Louis Comfort Tiffany ( American, 1848 - 1933 )
Tiffany Glass and Decorating Company ( American, 1892 - 1902 )
Tiffany Furnaces, Inc. ( American, 1902 - 1919 )
Louis Comfort Tiffany was one of America's most important designers at the turn of the century. The glass produced at his Corona Furnace on Long Island was especially famous because of its rich colors, organic shapes, and sinuous decoration. Tiffany perfected his Favrile glassware in 1892, with objects ready for commercial sale a year later. The glowing, iridescent quality of Favrile glass was intended to mimic the same qualities found in ancient glass unearthed in archaeological digs. Tiffany noted that his glass "is distinguished by brilliant or deeply toned colors, usually iridescent like the wings of certain American butterflies, the necks of pigeons and peacocks, the wing covers of various beetles." The iridescent effect was obtained though the vapors of metallic oxides interacting with the surface of the hot glass.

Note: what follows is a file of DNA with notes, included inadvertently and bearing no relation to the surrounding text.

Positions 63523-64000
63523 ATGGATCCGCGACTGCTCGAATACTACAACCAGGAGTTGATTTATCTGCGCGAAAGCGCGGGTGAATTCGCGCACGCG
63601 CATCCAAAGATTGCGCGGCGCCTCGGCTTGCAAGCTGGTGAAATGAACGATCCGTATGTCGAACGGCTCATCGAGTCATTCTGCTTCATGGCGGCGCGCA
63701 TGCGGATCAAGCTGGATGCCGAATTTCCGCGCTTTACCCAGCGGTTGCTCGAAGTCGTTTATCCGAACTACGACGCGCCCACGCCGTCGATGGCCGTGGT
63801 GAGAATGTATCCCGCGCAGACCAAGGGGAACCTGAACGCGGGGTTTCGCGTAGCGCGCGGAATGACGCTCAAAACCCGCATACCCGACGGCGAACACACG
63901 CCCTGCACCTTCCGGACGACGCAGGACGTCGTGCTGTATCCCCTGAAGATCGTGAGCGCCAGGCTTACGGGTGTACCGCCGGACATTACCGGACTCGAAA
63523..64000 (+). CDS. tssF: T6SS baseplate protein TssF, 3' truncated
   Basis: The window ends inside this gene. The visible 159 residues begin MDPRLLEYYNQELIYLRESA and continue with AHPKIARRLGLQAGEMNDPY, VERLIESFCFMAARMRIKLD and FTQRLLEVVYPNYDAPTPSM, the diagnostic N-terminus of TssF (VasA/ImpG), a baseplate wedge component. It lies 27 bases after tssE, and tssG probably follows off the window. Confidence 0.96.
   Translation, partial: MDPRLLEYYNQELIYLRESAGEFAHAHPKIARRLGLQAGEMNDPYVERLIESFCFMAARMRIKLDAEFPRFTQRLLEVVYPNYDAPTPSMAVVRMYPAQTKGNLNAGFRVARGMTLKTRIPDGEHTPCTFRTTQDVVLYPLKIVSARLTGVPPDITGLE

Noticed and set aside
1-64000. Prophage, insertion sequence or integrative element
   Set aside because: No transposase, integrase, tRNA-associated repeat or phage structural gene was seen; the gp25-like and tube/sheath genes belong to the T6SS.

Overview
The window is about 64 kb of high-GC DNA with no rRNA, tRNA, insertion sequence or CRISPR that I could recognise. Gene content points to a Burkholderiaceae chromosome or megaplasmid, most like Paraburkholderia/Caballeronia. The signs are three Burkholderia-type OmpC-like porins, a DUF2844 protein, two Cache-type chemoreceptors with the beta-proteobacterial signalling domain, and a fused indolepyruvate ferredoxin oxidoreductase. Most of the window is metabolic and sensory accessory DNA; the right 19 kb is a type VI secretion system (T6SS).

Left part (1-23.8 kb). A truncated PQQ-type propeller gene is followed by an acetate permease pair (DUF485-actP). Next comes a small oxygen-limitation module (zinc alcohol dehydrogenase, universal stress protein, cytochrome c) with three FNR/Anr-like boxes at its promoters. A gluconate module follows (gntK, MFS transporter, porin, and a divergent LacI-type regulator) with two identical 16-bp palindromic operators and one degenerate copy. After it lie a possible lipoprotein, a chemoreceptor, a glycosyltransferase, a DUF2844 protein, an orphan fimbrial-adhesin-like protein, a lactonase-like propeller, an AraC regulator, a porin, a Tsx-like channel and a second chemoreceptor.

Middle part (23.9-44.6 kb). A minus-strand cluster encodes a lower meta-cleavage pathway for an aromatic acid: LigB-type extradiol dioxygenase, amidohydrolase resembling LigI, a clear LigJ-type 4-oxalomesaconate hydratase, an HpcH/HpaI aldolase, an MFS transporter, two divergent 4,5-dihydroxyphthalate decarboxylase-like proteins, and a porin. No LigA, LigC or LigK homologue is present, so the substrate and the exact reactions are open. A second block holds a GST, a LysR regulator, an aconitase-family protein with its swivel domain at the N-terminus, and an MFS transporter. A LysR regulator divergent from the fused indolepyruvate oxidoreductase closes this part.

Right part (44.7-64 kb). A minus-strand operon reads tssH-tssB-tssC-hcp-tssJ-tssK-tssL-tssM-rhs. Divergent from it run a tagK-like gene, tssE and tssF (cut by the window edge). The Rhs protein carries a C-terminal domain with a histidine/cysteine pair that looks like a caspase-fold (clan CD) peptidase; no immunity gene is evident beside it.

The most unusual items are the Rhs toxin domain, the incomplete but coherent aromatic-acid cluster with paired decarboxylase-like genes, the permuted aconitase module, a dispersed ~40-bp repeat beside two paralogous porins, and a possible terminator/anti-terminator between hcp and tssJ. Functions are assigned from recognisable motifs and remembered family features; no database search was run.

This vase is a fine example of the firm's more innovative products. Made in 1896, the piece is in high Art Nouveau style with gold lines covering the surface. This particular example is important because is was selected by the firm for inclusion in an exhibition, as is noted on its base.
DMA unpublished material.
Charles L. Venable, Ellen P. Denker, Katherine C. Grier, Stephen G. Harrison, China and Glass in America, 1880-1980: From Tabletop to TV Tray (New York: Harry N. Abrams, Inc., 2000), 456.